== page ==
Codependency and Relationship Addiction Therapy

Codependency and Relationship Addiction Therapy


Intimacy is what we most long for and what we most fear.

Dating can be as intoxicating and exciting as it is painful and destructive. 

And sometimes we find ourselves in relationships that hurt us or just aren’t right for us, but we still have a hard time leaving. 

A bad relationship can feel like we’re trapped in a soul-sucking prison, or experiencing a chaotic addiction with euphoric highs and painful lows.

Sound familiar? 

If you can relate, then it’s time to find a therapist that can help you on your path to freedom.

We’re aware that trying to find the right person can be a painful task, and even more so now with the craziness of dating apps and social media! 

When we can’t seem to find a match, or when we move from one failed relationship to the next, we may begin to question if something is wrong with us. 

Our licensed therapists and relationship experts specialize in helping you identify and overcome subconscious “walls” that are getting in the way of finding a healthy relationship. 

As we bring awareness to those walls and begin to heal them, you will start to approach dating in a whole new way!


Like everything, codependency and relationship addiction lie on a spectrum.

We all have some codependent traits, but when these traits begin to overtake your relationships, it’s time to seek help. 

Codepedency can develop when either you or your partner excessively relies on the other to fulfill social or emotional needs. 

If one person is codependent, the relationship can start to feel very one-sided and can be extremely damaging if you don’t take the steps to free yourself from it.

There are some visible symptoms of codependent relationships that you should look out for. If any of these apply to you, it’s time to speak to a therapist.

  • You want to please people all the time. Saying “no” is really hard for you, and you sacrifice your time or mental wellbeing each time in order to satisfy your partner’s needs.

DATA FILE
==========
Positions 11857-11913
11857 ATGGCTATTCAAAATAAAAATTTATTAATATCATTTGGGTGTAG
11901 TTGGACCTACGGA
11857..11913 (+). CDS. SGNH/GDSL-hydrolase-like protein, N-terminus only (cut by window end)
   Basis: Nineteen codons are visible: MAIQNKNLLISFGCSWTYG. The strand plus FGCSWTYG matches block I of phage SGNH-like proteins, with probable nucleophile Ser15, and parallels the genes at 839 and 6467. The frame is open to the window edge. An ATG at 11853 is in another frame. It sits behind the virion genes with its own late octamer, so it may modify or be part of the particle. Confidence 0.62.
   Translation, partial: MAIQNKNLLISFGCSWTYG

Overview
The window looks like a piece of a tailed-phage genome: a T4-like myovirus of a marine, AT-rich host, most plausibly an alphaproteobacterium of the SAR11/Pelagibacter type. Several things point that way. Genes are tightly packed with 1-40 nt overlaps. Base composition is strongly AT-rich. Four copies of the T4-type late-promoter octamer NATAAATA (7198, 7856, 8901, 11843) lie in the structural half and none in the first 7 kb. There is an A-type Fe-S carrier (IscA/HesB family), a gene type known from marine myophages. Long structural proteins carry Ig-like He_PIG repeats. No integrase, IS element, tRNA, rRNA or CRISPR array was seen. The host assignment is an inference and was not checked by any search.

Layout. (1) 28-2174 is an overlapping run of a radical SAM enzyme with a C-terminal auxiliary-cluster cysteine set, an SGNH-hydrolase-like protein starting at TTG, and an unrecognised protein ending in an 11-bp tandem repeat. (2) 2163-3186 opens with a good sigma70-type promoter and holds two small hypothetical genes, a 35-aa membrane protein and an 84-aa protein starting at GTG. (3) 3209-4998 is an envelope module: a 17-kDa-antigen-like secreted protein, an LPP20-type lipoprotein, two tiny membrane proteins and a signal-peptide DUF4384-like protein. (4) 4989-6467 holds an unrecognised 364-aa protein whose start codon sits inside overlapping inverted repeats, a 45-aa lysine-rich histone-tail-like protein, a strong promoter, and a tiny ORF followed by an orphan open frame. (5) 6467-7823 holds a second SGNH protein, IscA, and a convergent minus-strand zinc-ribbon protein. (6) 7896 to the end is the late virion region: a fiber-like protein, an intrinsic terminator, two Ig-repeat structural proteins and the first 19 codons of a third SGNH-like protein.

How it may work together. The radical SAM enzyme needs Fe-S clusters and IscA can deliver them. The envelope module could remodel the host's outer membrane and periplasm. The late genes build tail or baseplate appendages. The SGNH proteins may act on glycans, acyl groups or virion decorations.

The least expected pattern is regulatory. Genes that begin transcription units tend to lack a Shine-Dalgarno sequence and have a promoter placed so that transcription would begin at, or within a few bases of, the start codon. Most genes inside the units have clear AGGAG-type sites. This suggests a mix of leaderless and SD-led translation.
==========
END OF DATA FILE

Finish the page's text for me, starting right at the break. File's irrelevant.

• You have low self-esteem. You don’t feel as if you are worth it, or enough. You might even feel as if no one can love you. 
  • You have weak boundaries. You might be willing to do anything for anyone, or have trouble with stopping. Also, some codependent people can have rigid boundaries, blocking everyone off from getting too close to them, while others can switch whether they have rigid or weak boundaries.
  • You feel reactive. You might feel “threatened by disagreements,” or you may believe someone else’s opinion right away without checking in with yourself and your sense about the situation at hand.
  • You have trouble communicating your thoughts and feelings to your partner, because you don’t want to displease anyone. 
  • You can become obsessed with any mistakes you have made, or with other peoples’ relationships. 
  • You need other people to like you to feel okay about yourself.
  • You have difficulties with intimacy
  • You go from relationship to relationship and have a hard time being alone
  • You have intense, short-lived relationships or long, on-again, off-again relationships that are filled with a lot of drama and ups and downs 
  • You might deal with any negative emotions that can take a toll on you, such as stress, anxiety, hopelessness, or anger.


  • Overcome self-esteem issues, insecurity, and body image issues.
  • Develop more confidence in yourself and what you have to offer.
  • Identify and remove subconscious walls that get in the way of potential partners seeing who you really are.
  • Become aware of ways in which you may inadvertently or unconsciously sabotage your relationships.
  • Change the unhealthy patterns in your relationships and begin to relate to your partners in a new, healthy way.
  • Trace the roots of your attraction to partners who may not be able to meet your needs.
  • Begin to heal the underlying issues that get in the way of having close, stable relationships with people who love and respect you.
  • Become more independent so that you are entering into a partnership out of love rather than out of neediness or fear of being alone.

With therapy, you will begin to move through your dating life and your relationships with greater ease. 

You will find that you become more open to others and that others are more drawn to you as a result. 

You will learn to find joy, even in being alone. 

You will become more aware of red flags in others and learn to listen to yourself so that you don’t continue going down the same painful, repeating paths in relationships. 

Exploring dating relationships in therapy can help us trace and understand the origins of our painful patterns and bring them under our conscious control so that we can experience true intimacy, love ,and acceptance with the right people.


Therapy can successfully improve your life by helping you minimize the anxiety in your life, identify and change underlying thought and behavioral patterns that contribute to your struggles, and provide you with strategies to decrease discomfort while restoring an overall sense of peace.

To experience true and lasting joy in our life, we must face and conquer our pain by healing our underlying trauma and confronting our fears. 

Our evidence-based, scientifically proven interventions are demonstrated by research to be effective in improving relationships and other issues surrounding codependency such as anxiety, communication, and self-esteem. 


If you have any questions, contact one of our codependency and relationship specialists for a free consultation any time.


  1. PsychCentral

Codependency and Relationships Therapists

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